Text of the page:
Review: Stardust – Neil Gaiman

11 - stardust

Rating – 3*

This book was a really enjoyable couple of hours of listening to Neil Gaiman read to me. I love any of Gaiman’s audiobooks as he generally narrates them himself which just adds a much greater depth to the story, in my opinion. A quick sidenote, if you’re unsure as to whether audiobooks are for you seriously check out some of Gaiman’s work as not only are the stories amazing, but it’s a perfect way to slip in to audiobooks.

That note aside, this book was good. I enjoyed it, it was easy to listen to but it felt a little flat for me. I loved the idea of this, a boy goes on a quest to capture a fallen star. The issue with that is he does it to win the heart of a girl he’s in love with, or just get a kiss for her, that didn’t sit particularly well for me, it didn’t address the fact he was being predatory instead shrugged it off with the attitude of “boys will be boys”. Yes it’s a fairy tale, yes it’s short, yes there was a lot overlooked and missed out but I don’t think that really excuses the fact that it really objectifies women. The premise of it being a fairy tale for adults I also loved. It’s just it fell quite short of the mark for my personal tastes; adult equalled random sex and some violence which, in and amongst the childish narrative, felt quite out of place.

So, on the whole this was a good book. I enjoyed listening to it. I just didn’t love it like I was expecting to. I gave this book 3*

5 thoughts on “Review: Stardust – Neil Gaiman

  1. Alex says:

    Neil Gaiman is one of my favorites, but I have not read this book yet. My favorites by him are Neverwhere and The Ocean at The End of the Lane

    • ashleighmuses says:

      Haven’t read Neverwhere yet, but I adored The Ocean at the End of the Lane! I also read American Gods which I didn’t like as much, but it was still amazing.

      One thing I didn’t mention is that in Stardust, we get another Hempstock! I love the idea that all of his books are in some way related, and take place in the same universe, because of this one family (who are generally peripheral). It’s little things like that which make me keep picking up his books.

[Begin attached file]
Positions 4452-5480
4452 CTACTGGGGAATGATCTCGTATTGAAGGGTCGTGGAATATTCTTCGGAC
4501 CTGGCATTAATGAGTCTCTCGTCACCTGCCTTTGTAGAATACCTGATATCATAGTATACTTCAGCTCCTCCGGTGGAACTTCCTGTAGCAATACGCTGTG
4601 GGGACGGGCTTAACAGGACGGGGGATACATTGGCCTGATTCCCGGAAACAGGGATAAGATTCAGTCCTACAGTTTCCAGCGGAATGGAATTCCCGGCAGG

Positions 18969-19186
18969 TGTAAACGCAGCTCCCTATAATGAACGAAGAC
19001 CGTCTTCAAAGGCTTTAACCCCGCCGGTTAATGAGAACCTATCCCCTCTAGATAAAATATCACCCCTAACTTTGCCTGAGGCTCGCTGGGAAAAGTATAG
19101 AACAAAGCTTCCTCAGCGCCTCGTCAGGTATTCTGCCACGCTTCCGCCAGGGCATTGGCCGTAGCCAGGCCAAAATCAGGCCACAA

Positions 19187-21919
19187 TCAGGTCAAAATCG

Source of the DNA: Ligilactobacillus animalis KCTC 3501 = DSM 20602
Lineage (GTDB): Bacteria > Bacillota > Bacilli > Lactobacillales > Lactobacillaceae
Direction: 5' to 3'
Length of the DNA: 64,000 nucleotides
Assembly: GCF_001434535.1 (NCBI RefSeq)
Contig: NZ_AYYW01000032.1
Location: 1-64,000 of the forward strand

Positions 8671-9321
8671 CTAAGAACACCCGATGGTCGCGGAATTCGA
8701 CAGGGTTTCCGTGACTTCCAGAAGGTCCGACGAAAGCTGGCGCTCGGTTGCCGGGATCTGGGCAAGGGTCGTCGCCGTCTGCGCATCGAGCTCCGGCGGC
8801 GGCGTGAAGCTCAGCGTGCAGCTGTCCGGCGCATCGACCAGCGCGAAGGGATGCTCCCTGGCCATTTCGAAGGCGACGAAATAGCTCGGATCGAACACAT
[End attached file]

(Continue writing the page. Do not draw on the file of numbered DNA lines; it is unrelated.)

• ashleighmuses says:

      I’m not opposed to putting effort in to courting someone. Done right it can be a beautiful thing to read about. The premise of this book is a beautiful thing, what makes it not so good for me is that Tristran is not a nice person. As a reader we’re meant to like him but, I didn’t.

      Sure he’s a 17 year old boy who is madly in love with this girl but at no point is standing outside a girls window watching her undress okay. This happens in this book, it’s just an aside, but it happens and that’s not okay. Sure, it’s just one line out of many but it’s not addressed as an issue. It’s addressed as “oh, boys will be boys” which actually infuriated me. Maybe, after that point, I was looking more heavily for little things that didn’t sit right. And it was, on the whole, little things and offhand comments that dragged this book down but they all add up!

      There are many things about this book, just fleeting things and overarching themes which just didn’t sit right with me. I’ve tried a couple of times to be coherent and come across well in saying what I want to say but I can’t seem to get the right words out! Instead, have a link to a review on goodreads:

      That review is a *lot* more abrasive than I would put things across, and I did enjoy the writing so I really, really don’t agree with everything what is said, but it does raise the problematic points which I felt also. It just doesn’t word it as nicely as I would, and maybe goes a little overboard in places!

      One thing I think may have made this better, for me, is if it were longer. If there were more character development, if maybe we saw more of Victoria and Tristran, if we got more rounded characters to depict how in love with her he was rather than having him staring up her window watching her in her underwear! I’d rather 20 pages of character development than one, offhand comment like that, personally!

      Thanks for the comment, I hope I’ve managed to get my point across in a succinct way! But just to clarify, I love the *idea* of the book, I loved the writing, it was just loads of niggly little points and offhand comments that dragged it down.

  2. Peter Kelly says:

    I read a large-print version of this book a long time ago and didn’t think it was Gaiman’s best work. Apparently it was originally a novel illustrated by Charles Vess, who draws beautiful Arthur Rackham-style pictures for DC Comics. So now I’m thinking that I’ll need to get a copy of that edition before I can judge it fairly. They’ve made a film of this book, which I think was pretty good although I’ve forgotten everything about it, except the bit where Robert de Niro played a camp pirate.

    The best thing Neil Gaiman ever did was the Sandman comics – that’s the point of him, really. The fact that he keeps on writing when he could be resting on his laurels, and the way he’s so nice on Tumblr, seriously impresses me.

Leave a Reply

Fill in your details below or click an icon to log in: Logo

You are commenting using your account. Log Out /  Change )

Twitter picture

You are commenting using your Twitter account. Log Out /  Change )

Facebook photo

You are commenting using your Facebook account. Log Out /  Change )

Connecting to %s

This site uses Akismet to reduce spam. Learn how your comment data is processed.